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Pinellas mother says cyberbullying played a part in daughter's death

McKenna dies of suicide LEONARD'S PHOTOGRAPHY.png
Posted at 5:52 AM, Nov 15, 2022

Teen suicides are on the rise, and recent statistics are alarming.

According to Pew Research, since 2008, child suicide rates have increased by up to 150%. In a 2018 study, there was a 33% increase in depression and anxiety, and 59% of teens experienced cyberbullying or online harassment, with research pointing to social media use.

Local mom Cheryl Brown lost her daughter, McKenna, to suicide, and she believes online bullying played a big part.

"She had a way of lighting up the room. She was a friend to everybody. She was incredibly outgoing, huge heart, very compassionate, funny. She could make you laugh and not even try,'' explained Brown.

Cheryl said Mckenna was an adorable little girl who grew into a beautiful teen. She was excelling academically, becoming a star goalie on a traveling hockey team, had a promising future to play in college and so much more.

But Cheryl knew something was wrong when that positive disposition abruptly changed during her freshman year — this after a compromising photo of McKenna began to circulate.

"It was devastating. It was humiliating. It was mortifying," Cheryl said.

And Cheryl said the photo was also shared on social media and seen by classmates at East Lake High School, destroying McKenna's mental well-being.

''She struggled and carried that with her for a couple of months. And did try and make an attempt at taking her life at that point, but was unsuccessful,'' Cheryl explained.

Cheryl said she reported the incident to school officials.

"We were very forthcoming about the gravity of what happened. We thought it was important that they knew exactly what happened and not sugarcoat it. We didn't want this happening to anybody else. And we wanted to keep McKenna safe. And we wanted her to have the support that she needed to continue to get better. And get through this and pass this," Cheryl said.

But Cheryl said school officials did nothing. And despite mental health counseling, McKenna struggled as the bullying continued. Cheryl said she feels the school failed her.

"There was no support there," she added.

"Keep in mind, the district is not a mental health provider agency. It's a school district," explained Pinellas County School District's Public Information Officer Isabel Mascareñas.

Mascareñas explained to ABC Action News anchor Wendy Ryan that she could not speak about McKenna's incident or any other student. But she claimed the district does follow anti-bullying guidelines.

"If there is a bullying situation to report it to a trusted adult at school that there is a problem. And they can, of course, you know, address it. The principal would address it. Staff can address it and determine what to do from there," Mascareñas said.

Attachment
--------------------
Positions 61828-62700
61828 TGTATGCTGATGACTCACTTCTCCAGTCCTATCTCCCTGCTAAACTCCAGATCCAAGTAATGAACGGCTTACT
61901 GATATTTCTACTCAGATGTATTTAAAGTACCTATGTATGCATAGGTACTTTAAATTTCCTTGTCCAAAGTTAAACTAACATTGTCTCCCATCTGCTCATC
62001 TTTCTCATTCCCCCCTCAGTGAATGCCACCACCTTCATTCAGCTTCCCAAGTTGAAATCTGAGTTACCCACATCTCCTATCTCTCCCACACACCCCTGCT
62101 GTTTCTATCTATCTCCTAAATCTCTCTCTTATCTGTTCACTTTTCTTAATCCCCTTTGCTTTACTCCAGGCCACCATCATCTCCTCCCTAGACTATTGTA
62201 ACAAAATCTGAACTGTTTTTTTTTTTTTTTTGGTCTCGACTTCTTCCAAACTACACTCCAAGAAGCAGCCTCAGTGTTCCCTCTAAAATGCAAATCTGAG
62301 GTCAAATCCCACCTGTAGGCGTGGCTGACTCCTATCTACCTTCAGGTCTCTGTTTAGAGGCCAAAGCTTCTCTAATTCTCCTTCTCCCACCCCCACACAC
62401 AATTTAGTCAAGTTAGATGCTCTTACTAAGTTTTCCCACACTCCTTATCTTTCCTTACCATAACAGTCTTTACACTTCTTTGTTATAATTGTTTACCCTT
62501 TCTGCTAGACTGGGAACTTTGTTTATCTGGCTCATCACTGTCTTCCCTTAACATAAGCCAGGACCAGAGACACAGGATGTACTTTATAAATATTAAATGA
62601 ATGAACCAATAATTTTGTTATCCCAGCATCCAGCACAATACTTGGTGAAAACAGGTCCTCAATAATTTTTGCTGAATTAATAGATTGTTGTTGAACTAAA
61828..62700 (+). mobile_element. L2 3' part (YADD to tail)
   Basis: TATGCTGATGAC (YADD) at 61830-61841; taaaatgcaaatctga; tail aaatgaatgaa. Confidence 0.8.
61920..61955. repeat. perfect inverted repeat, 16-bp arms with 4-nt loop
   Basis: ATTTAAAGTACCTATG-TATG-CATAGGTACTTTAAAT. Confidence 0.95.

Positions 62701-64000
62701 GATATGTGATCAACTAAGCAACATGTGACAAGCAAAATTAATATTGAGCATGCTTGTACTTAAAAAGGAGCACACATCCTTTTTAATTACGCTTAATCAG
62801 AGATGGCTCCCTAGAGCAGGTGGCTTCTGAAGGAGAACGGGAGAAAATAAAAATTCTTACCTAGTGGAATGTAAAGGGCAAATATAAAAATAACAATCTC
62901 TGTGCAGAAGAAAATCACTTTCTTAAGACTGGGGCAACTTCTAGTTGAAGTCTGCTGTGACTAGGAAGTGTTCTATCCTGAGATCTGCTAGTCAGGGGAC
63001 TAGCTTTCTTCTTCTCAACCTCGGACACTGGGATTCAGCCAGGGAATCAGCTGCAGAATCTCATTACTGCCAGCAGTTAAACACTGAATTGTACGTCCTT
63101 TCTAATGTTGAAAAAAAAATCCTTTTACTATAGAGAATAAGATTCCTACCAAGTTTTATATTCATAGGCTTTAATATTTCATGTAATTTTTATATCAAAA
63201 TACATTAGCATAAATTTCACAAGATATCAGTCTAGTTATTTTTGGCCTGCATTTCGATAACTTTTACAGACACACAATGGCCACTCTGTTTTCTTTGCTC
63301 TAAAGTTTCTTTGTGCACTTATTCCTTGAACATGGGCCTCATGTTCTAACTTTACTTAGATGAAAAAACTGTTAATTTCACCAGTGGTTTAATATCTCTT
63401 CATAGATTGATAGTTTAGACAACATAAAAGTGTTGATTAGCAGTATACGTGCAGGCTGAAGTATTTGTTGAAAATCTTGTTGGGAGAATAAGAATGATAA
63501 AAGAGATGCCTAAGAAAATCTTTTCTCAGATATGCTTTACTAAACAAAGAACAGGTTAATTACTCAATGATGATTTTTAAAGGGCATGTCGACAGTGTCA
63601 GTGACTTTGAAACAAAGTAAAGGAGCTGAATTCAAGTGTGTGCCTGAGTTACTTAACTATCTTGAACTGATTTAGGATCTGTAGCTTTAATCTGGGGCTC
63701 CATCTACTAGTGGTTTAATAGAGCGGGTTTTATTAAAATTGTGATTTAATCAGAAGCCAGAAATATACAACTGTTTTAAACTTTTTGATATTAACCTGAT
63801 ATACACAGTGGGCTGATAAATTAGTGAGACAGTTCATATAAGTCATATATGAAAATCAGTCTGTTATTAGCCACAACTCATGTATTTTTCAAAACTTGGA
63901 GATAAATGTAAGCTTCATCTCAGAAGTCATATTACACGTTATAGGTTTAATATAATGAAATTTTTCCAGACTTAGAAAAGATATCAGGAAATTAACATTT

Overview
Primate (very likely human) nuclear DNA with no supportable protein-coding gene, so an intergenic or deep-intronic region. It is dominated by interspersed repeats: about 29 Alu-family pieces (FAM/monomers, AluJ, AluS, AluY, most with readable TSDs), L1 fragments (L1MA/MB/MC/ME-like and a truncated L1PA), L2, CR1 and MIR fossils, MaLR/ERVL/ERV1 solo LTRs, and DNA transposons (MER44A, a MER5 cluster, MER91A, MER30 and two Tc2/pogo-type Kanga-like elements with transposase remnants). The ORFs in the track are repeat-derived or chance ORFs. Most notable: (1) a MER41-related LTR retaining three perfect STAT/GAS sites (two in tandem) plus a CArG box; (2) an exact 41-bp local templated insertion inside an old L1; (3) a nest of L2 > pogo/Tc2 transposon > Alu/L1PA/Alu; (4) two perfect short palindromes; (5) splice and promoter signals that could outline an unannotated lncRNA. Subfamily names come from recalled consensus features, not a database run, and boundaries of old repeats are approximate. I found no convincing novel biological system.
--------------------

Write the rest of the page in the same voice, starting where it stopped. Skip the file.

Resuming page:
But Cheryl said she did report the bullying to the school right after it happened.

And her husband, Hunter, even sent an email to school officials, asking for more to be done about the bullying, four months after the incident.

The email said in part, "McKenna has now become the only one involved in this matter to be punished or suffer any consequences. Some students have taken this as a sign their actions were acceptable and that they did nothing wrong. Some of them have begun to direct comments and take action towards her."

But still, Cheryl said no action was taken.

"They should have done something to help protect McKenna. And they didn't. They could have done more. They should have done more," she repeated.

When the pandemic hit and students were sent home to learn virtually, McKenna began rebuilding her self-esteem, training hard at the gym and playing hockey. And it all helped boost her confidence during those two years.

But just before her senior year began, McKenna worried about a secret even her own mom didn't know until two days before she took her life.

"She shared with me in confidence that she was statutorily raped," Cheryl said.

Cheryl said McKenna feared that secret was about to be shared with classmates. And on top of the trauma from the rape, Cheryl revealed the cyberbullying had escalated again.

"A five-day assault on her through social media and texts, Instagram. Essentially they wanted to cancel her. It broke her," Cheryl explained.

And that night, just before school started, McKenna died by suicide.

"I miss her. I love her," Cheryl said, with tears in her eyes.

ABC Action News spoke with Dave Fisher at USA Hockey and he confirmed the organization has opened an investigation into the alleged cyberbullying.

If you or someone you know is considering suicide, contact the 24/7 National Suicide Prevention Hotline at (800) 273-8255 or just dial 988.

You can also go to 988lifeline.org.